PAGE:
4. He has a renewed charge to speak the truth: Jones was attacked by the right for basically saying what is true: that Republicans are assholes (but he also said: “I, Van Jones can be one, too.”); that green-jobs organizing has to go far beyond solar panels; that African Americans are victimized by environmental racism by “white polluters, and the white environmentalists are essentially steering poison into the people of color’s communities because they don’t have a racial justice frame”; and the biggie — that the Bush administration had to be challenged on 9/11.
At a minimum, given all the information they had, Bush, Cheney and Co. were colossally, and perhaps criminally, inept leading up to 9/11, and no doubt there is much more to be told about their story.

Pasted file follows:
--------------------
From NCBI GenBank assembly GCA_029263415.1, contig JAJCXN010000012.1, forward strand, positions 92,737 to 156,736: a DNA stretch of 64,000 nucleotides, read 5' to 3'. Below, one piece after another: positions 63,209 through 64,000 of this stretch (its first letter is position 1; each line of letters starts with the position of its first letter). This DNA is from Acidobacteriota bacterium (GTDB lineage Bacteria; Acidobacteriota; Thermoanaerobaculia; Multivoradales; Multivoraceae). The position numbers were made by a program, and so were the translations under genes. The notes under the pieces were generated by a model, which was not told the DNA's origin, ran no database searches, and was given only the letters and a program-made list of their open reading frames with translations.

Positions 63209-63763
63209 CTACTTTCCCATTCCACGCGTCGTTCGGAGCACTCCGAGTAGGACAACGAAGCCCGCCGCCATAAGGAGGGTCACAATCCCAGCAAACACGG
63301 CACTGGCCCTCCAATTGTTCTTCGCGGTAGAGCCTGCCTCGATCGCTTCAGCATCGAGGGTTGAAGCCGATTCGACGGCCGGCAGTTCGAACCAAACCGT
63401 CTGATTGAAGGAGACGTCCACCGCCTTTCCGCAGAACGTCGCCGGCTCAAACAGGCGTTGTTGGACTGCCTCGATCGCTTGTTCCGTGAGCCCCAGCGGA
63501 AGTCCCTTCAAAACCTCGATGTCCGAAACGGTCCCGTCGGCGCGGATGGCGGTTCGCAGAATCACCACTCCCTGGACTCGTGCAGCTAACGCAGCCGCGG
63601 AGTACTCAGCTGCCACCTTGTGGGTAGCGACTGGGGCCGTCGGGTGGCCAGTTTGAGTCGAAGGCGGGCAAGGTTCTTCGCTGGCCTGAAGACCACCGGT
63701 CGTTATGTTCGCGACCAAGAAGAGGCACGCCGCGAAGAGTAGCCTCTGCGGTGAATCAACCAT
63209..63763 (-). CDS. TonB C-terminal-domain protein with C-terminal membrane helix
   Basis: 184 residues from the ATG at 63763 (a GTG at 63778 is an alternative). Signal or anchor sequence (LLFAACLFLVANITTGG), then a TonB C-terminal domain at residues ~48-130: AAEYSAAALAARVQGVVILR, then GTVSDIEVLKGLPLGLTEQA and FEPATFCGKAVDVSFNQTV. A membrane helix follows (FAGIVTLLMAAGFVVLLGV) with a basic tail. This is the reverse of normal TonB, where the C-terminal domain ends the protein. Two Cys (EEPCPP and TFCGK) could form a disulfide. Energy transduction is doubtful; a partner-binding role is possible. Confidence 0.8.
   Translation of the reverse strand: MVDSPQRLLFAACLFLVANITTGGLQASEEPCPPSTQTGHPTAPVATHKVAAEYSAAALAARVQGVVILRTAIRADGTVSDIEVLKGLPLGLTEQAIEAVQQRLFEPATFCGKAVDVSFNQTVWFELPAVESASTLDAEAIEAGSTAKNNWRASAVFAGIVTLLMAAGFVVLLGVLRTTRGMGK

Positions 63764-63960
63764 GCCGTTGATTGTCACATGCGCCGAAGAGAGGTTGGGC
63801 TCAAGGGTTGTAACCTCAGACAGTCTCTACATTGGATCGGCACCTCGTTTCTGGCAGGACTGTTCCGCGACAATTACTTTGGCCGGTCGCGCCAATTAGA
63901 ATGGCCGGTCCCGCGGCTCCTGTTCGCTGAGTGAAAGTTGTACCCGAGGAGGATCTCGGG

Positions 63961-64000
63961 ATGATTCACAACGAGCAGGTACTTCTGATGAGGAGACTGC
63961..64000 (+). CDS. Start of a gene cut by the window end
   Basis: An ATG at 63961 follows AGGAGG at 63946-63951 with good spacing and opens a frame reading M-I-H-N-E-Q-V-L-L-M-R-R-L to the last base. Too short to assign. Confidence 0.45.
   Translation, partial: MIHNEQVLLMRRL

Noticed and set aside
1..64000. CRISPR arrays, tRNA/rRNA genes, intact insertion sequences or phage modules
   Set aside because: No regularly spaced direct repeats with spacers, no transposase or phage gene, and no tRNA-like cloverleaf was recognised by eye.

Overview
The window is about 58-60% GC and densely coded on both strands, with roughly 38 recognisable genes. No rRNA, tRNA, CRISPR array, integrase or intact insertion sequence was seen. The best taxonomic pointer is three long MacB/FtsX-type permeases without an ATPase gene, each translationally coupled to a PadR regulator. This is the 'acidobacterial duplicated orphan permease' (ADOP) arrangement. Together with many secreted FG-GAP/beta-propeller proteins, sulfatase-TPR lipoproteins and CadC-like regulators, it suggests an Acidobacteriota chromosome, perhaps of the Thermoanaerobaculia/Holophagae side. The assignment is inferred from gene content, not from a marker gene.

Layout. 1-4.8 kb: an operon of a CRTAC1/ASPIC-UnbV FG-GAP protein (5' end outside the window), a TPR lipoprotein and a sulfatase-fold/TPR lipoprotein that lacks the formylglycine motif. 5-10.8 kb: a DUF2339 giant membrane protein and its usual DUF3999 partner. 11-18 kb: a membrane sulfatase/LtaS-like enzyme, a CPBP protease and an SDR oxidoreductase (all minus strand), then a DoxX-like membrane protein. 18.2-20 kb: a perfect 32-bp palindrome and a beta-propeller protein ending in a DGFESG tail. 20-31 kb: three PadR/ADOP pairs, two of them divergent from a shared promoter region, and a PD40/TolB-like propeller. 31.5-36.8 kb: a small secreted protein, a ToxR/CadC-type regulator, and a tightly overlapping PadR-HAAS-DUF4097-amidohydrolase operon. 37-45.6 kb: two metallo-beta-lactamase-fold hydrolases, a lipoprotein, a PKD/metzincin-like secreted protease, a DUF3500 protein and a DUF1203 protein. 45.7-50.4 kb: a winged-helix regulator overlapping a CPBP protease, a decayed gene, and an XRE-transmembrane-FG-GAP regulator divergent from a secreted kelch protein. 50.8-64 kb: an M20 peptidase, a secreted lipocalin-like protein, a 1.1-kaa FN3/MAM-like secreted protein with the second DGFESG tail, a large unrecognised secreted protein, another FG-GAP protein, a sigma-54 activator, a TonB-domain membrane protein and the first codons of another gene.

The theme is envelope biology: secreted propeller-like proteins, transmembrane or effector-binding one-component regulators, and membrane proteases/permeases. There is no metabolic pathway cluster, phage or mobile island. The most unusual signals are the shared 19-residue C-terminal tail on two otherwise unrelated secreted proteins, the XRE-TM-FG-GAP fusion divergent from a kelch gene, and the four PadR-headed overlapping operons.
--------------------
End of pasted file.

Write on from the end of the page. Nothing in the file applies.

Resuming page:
5. He can provide real vision and organizing framework: Jones’ book, The Green Collar Economy, was briefly a New York Times best-seller, and now it just might make it back on the list (just as Jeremy Scahill’s book on Blackwater has reappeared on the N.Y. Times extended list for the third time due to Blackwater staying in the news).
The liberation of Van Jones will give him the opportunity to fully explain his blueprint on green jobs, but also connect it to the political economy and the need for resources to train young people in the skills needed to bring a green economy to the U.S.
But perhaps even better is that Jones will be free to draw out the complex connections between various issues, such as the huge waste of resources and lives in the war on Afghanistan and how that affects jobs and the environment — here in the U.S. and in that war-torn, abysmally poor country.